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Peelle v. Walmart Inc.

United States District Court, D. New Mexico

March 5, 2019

MARIA PEELLE, Plaintiff,
v.
WALMART INC., WAL-MART STORES EAST, INC., and WAL-MART STORES EAST, LIMITED PARTNERSHIP, Defendants.

          MEMORANDUM OPINION AND ORDER

          STEPHAN M. VIDMAR UNITED STATES MAGISTRATE JUDGE

         THIS MATTER is before the Court sua sponte, following its review of the Complaint [Doc. 1], filed by Plaintiff on March 4, 2019. The Court has a duty to determine whether subject matter jurisdiction exists sua sponte. See Tuck v. United Servs. Auto. Ass'n, 859 F.2d 842, 844 (10th Cir. 1988). The Court, having considered the Complaint, the applicable law, and being otherwise fully advised in the premises, concludes that the Complaint fails to allege the amount in controversy and the necessary facts of citizenship in order to sustain diversity jurisdiction. Therefore, the Court will order Plaintiff to file an amended complaint no later than April 4, 2019, if the necessary jurisdictional allegations can be made in compliance with the dictates of Rule 11 of the Federal Rules of Civil Procedure.

         BACKGROUND

         On March 4, 2019, Plaintiff filed her Complaint. [Doc. 1]. She alleges that the Court has diversity jurisdiction over the matter. Id. at 2. She asserts that she “is a resident of Curry County, New Mexico.” Id. at 1. She asserts that Defendant Walmart Inc. is “incorporated in Delaware and doing business in New Mexico.” Id. Next, she claims that Defendant Wal-Mart Stores East, Inc., is a corporation “incorporated in Arkansas and doing business in New Mexico.” Id. at 2. Finally, she alleges that Defendant Wal-Mart Stores East, Limited Partnership, is “a foreign limited partnership doing business in New Mexico.” Id. Plaintiff does not allege an amount in controversy. See [Doc. 1].

         LEGAL STANDARD

         A plaintiff is required to assert the basis of subject-matter jurisdiction in her complaint. Fed.R.Civ.P. 8. Additionally, the district court must be satisfied that, indeed, it has subject-matter jurisdiction. State Farm Mut. Auto. Ins. Co. v. Narvaez, 149 F.3d 1269, 1270-71 (10th Cir. 1998). Subject-matter jurisdiction cannot be waived and thus may be raised by the parties or sua sponte at any time. Louisville & Nashville R.R. Co. v. Mottley, 211 U.S. 149, 152 (1908).

         DISCUSSION

         District courts have original jurisdiction of all civil actions where the amount in controversy exceeds the sum or value of $75, 000, exclusive of interest and costs, and is between citizens of different States. 28 U.S.C. § 1332(a) (2018). Jurisdiction under § 1332 requires diversity of citizenship. The party asserting jurisdiction must plead citizenship distinctly and affirmatively; allegations of residence are not enough. Siloam Springs Hotel, L.L.C. v. Century Sur. Co., 781 F.3d 1233, 1238 (10th Cir. 2015). Domicile, the equivalent of State citizenship, requires more than mere residence; domicile exists only when residence is coupled with an intention to remain in the state indefinitely. Middleton v. Stephenson, 749 F.3d 1197, 1200 (10th Cir. 2014).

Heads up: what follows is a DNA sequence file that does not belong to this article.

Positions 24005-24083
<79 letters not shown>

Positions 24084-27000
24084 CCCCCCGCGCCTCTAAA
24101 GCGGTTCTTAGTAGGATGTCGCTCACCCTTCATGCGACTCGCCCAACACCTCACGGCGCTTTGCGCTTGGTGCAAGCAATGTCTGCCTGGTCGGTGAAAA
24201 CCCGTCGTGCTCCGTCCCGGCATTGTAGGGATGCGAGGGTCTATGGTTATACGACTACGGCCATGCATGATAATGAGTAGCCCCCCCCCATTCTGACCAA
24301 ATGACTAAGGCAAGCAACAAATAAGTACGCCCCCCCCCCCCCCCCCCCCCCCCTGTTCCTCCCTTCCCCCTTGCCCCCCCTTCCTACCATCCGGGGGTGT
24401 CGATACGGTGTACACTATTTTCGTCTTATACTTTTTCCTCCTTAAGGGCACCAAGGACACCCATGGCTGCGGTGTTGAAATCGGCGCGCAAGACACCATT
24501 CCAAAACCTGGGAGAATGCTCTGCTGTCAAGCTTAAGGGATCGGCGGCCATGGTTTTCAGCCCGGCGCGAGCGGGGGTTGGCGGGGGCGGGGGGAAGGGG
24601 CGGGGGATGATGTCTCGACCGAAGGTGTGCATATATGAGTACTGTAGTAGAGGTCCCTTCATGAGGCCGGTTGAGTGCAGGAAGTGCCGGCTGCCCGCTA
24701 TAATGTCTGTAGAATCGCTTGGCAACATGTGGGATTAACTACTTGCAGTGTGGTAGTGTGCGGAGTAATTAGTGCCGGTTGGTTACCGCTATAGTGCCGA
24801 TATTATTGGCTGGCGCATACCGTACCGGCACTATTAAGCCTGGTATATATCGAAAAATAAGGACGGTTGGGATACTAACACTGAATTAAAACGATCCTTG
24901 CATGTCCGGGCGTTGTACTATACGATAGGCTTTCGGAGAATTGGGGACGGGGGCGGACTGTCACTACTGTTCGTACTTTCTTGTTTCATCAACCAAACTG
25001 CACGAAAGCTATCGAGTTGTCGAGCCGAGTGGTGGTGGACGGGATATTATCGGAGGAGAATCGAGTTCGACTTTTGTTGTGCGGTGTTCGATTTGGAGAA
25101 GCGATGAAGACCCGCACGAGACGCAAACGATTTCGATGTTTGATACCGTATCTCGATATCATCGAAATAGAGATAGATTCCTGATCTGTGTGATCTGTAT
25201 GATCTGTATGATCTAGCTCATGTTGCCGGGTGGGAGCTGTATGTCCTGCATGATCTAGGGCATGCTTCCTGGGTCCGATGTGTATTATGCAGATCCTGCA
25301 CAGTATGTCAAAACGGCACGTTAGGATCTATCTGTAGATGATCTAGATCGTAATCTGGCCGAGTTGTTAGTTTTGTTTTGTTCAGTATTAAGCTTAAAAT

Determining the citizenship of a limited liability company is different from determining the citizenship of a corporation under § 1332. A corporation is deemed to be a citizen of the State in which it is incorporated and in which it maintains its principal place of business. § 1332(c). Partnerships, limited partnerships, and limited liability companies, however, are citizens of each and every State in which any partner or member is a citizen. Carden v. Arkoma Assocs., 494 U.S. 185, 195-96 (1990) (stating the citizenship of business entities is determined by the citizenship of its members); Siloam Springs Hotel, L.L.C., 781 F.3d at 1234 (remanding for district court to determine the citizenship of all the members of the plaintiff limited liability company); Penteco Corp. Ltd. P'ship-1985A v. Union Gas Sys., Inc., 929 F.2d 1519, 1522-23 (10th Cir. 1991) (remanding for district court to determine citizenship of all of the partners of the plaintiff limited partnership).

         Here, the facts set forth in the Complaint do not sufficiently establish Plaintiff's citizenship because they address only her residence. Further, the allegations fail to establish the citizenship of Defendants Walmart Inc. and Wal-Mart Stores East, Inc., because Plaintiff fails to allege their principal place of business. Plaintiff's allegations fail to establish the citizenship of Defendant Wal-Mart Stores East, Limited Partnership, because they fail to allege the citizenship of each of its partners. Finally, Plaintiff fails to establish that diversity jurisdiction exists because she does not allege the amount in controversy. See McPhail v. Deere & Co., 529 F.3d 947, 952 (10th Cir. 2008) (stating that the party invoking federal jurisdiction has the burden to establish both the diversity-of-citizenship and amount-in-controversy requirements).

         IT IS THEREFORE ORDERED, ADJUDGED, AND DECREED that Plaintiff shall amend her Complaint to properly allege diversity of citizenship, if such allegations can be made in compliance with the dictates of Rule 11 of the Federal Rules of Civil Procedure, no later than April 4, 2019. Specifically, Plaintiff must allege the following:

• Plaintiffs domicile;
• The principal place of business of Defendants Walmart Inc. and Wal-Mart Stores East, Inc.;
• The citizenship of each and every partner of Defendant Wal-Mart Stores East, ...

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